A good “family” schedule helps most of us. Having family meals at regular times helps us plan our individual activities, so we can also have time together. When thinking about a schedule for learning, remember to keep it flexible. Attending an art show or visiting Grandma are not disruptions to learning … they are an important part of it!


Most homeschoolers find they don’t need to go out and buy textbooks for every subject. The library has interesting books on every subject, and in the case of many subjects, it is preferable to learn them in ways other than reading from a textbook. When using textbooks, remember to use them as a tool and a resource, but don’t allow them to control the learning.

Choosing Areas of Study

There may be subjects your state requires homeschoolers to study. Other subjects are those which you, as parents, believe are necessary. It is essential that the young person have some amount of control over what she is learning, when she wants to study and how she will go about the learning process. When “required” subjects are presented, discuss the topic and how it relates to your child and to life in general. Young people who are presented with subjects they don’t see as relevant seldom learn much.


Of all the questions and concerns regarding homeschooling, socialization remains at the top of the list for most. The fact is, socialization happens. Young people do not need to be surrounded by others of the same age for many hours each day. After all, as adults we socialize with people of many ages. Most homeschoolers cultivate a circle of friends in their neighborhood, at church or other youth activities in which they participate. Homeschoolers are generally more at ease with a wide range of age groups than are their schooled peers. If your child has had a negative social experience at school, you may need to help her find positive experiences. Scouts, church groups, 4-H and homeschool groups are good places to begin.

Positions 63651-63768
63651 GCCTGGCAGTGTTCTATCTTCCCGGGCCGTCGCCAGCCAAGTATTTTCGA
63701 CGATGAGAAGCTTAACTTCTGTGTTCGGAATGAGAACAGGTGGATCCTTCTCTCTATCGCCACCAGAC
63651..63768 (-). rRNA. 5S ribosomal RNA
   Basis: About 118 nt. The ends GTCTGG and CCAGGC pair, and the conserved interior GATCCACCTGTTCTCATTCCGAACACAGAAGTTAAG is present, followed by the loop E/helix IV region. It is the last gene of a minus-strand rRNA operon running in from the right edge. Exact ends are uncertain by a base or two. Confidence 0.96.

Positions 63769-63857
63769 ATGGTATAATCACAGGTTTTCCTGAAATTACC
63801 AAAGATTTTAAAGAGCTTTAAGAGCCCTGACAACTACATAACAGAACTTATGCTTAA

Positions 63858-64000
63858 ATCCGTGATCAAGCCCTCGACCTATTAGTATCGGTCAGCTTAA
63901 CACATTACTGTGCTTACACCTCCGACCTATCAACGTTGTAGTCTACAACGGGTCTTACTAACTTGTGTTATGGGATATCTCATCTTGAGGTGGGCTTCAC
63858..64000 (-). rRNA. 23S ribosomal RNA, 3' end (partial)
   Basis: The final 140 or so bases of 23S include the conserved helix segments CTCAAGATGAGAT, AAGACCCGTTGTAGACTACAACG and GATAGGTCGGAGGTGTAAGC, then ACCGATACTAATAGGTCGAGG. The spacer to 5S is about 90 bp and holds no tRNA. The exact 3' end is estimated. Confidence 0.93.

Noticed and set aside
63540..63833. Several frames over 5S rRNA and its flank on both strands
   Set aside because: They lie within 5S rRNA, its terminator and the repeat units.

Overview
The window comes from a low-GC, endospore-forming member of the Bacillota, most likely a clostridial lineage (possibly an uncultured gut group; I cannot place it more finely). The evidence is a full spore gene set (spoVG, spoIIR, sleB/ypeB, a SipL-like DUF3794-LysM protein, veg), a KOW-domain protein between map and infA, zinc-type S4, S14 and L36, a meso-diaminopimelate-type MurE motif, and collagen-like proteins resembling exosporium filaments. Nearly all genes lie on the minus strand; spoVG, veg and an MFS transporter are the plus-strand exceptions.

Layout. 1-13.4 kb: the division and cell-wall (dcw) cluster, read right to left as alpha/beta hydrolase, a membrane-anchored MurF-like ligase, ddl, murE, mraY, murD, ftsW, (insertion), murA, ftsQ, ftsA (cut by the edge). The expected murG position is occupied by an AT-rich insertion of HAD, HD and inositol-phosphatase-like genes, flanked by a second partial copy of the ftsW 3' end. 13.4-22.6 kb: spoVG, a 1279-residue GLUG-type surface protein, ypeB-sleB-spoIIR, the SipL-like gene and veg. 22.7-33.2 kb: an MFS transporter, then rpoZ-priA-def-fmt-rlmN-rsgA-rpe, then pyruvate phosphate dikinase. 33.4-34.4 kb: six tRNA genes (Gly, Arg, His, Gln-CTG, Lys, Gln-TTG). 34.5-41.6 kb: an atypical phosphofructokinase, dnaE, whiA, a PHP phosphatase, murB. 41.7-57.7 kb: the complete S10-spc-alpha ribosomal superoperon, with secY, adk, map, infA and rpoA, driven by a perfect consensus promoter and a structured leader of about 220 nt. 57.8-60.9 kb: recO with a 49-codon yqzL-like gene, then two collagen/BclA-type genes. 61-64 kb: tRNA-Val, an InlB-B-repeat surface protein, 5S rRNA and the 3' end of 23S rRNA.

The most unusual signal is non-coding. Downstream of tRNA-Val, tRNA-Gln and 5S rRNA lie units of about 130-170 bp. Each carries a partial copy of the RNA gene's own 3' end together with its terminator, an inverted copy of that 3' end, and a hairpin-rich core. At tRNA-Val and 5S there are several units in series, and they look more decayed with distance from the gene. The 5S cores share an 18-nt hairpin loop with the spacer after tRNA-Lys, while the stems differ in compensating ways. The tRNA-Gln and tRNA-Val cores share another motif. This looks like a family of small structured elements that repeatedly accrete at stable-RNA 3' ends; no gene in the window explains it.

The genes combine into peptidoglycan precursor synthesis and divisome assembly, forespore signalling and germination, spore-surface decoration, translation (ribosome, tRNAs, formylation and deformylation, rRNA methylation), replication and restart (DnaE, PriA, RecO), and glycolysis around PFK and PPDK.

Life and living is one continuous educational experience you will now share with your child. You are beginning what can be a wonderful adventure … one that will build a strong individual, a close family and memories that will last a lifetime. Yes, it will take some time to become reacquainted with your son or daughter, to learn the individual likes, dislikes and become family with how your child learns. But can you think of anything more important than getting to know your child? I promise it will be well worth the time you invest. This is an investment in the future of your child!

About the Author

Janie Levine Hellyer was a longtime Washington state homeschooling parent, advocate and writer. She parented three children (now adults) with her husband Steve. On November 27, 2001, cancer took Janie away from her loved ones. Her friendship and words of encouragement are greatly missed.